The Gezi Park Protests: Time for a New U.S. Approach to Turkey
By: Howard Eissenstat / POMED
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Amidst ongoing protests in Turkey, the media has focused its attention on both the causes of the crisis and the Turkish government’s response. Despite this focus, there have been noticeably few assessments of potential outcomes, or recommendations for a broader U.S. response. This brief attempts to help fill that gap, with a view towards informing U.S. policy.
The wave of protests and police violence that have shaken Turkey since May 28 were predictable, even if no one actually predicted them. Just as a traffic accident precipitated the first Intifada in 1987, the police operation against the protestors in Gezi Park served as a catalyst for the ignition of deep, long-standing tensions.
The durability and passion of these protests should serve as a wake-up call not only to the Turkish government, but also to the United States. For the Turkish government, the protests demonstrate that it must broaden its understanding of a democratic society. For Turkey to remain successful, the Erdoğan government must demonstrate that it is responsive not only to its political base, but also to the sensitivities and concerns of the approximately fifty percent of the population that does not vote for the AKP. For the United States, these protests highlight both Erdoğan’s limitations as a political leader and the weakness of “quiet diplomacy” in addressing Turkey’s human rights abuses.
- The U.S. should continue to publicly address and expose human rights abuses, while insisting on the right to peaceful protest. Real reform is most likely to occur if Turkey’s allies, the foreign press, and international institutions continue to highlight the weaknesses of Turkey’s human rights record.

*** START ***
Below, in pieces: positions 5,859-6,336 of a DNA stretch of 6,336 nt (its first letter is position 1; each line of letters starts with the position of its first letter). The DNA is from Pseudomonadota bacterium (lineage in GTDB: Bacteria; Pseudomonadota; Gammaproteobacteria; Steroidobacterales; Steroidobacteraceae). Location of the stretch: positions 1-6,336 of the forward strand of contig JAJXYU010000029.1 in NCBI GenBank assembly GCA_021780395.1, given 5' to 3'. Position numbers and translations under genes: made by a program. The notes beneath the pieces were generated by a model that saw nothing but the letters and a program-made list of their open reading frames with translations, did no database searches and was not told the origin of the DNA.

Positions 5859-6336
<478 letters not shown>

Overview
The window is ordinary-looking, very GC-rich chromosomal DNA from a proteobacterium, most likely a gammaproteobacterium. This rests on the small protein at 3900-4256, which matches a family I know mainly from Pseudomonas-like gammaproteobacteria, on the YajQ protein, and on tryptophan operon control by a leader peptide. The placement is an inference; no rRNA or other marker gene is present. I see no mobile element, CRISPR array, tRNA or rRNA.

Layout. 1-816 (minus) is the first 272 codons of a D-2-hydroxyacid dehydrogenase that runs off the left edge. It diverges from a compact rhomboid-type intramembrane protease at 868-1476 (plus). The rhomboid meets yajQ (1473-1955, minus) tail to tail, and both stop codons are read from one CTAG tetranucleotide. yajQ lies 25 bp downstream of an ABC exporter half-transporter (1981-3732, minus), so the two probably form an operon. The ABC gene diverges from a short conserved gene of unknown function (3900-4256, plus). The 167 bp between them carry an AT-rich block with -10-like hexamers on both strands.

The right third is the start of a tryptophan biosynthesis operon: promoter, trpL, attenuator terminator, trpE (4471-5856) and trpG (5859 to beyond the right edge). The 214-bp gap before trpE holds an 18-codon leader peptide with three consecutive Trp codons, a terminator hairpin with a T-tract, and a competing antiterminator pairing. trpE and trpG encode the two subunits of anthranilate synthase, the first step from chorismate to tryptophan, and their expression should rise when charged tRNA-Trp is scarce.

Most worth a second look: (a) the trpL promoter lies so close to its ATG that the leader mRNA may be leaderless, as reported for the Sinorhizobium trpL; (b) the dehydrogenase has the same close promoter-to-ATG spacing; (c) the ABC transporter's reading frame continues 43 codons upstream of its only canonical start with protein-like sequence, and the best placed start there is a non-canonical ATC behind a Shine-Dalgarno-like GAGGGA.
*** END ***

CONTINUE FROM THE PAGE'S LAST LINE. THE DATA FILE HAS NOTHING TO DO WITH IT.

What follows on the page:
- The United States must recognize that the prospect of an end to Turkey’s conflict with its Kurdish population can only come about in the context of greater democratization. Some elements of the U.S. government have been wary of criticizing Turkey’s human rights record for fear of undermining negotiations between Turkey and the PKK. In fact, however, it is only in the context of a more liberal Turkey that such a peace is possible. Should the authoritarian tendencies of AKP rule become more pronounced, the negotiations will fail.
- Greater attention must be given to the Alevi in U.S. assessments of Turkey’s human rights record. In contrast to many other human rights issues in Turkey, U.S. officials have largely ignored the condition of this group, despite the marginalization and discrimination that they have witnessed. Precisely because they undermine many of the categories that the AKP uses to frame its legitimacy, the Alevi are as much a test for Turkish democracy as the Kurds have been. The patterns of protest in Turkey over the past two weeks underline this reality.
- More sophistication in Congress on Turkey’s human rights record is needed. One challenge in U.S. policy towards Turkey is that few on the Hill have considered the country seriously beyond its role in regional security and trade. A useful first step might be for the Tom Lantos Human Rights Commission to initiate hearings on Turkey’s human rights record. Another option might involve encouraging the large Turkey Caucus on Capitol Hill to communicate its concerns with Turkey’s human rights record in a joint statement, and in regular interactions with Turkish officials and trips to Istanbul.
- The U.S. must hope for the best from Erdoğan’s government, but prepare for the possibility of a dramatically worsening situation in Turkey. Turkey has experienced periods of extreme civil unrest and violence in the past and Erdoğan remains intransigent. The potential for miscalculation is great. The United States must make clear to Turkey that democratic ideals and self-interest coincide. Turkey’s stability, prestige, and economic growth will not continue if it remains an illiberal democracy, unwilling to address the concerns of millions of its citizens.
About the Author
Howard Eissenstat received his PhD in Modern Middle East History from UCLA in 2007 and was a post-doctoral fellow at Brandeis University in 2008-2009. He is currently an assistant professor of Middle East History at St. Lawrence University. Eissenstat writes on twentieth century Turkish history as well as contemporary Turkish politics and foreign policy. He has lectured at the Foreign Service Institute of the U.S. Department of State and the Canadian Foreign Service Institute.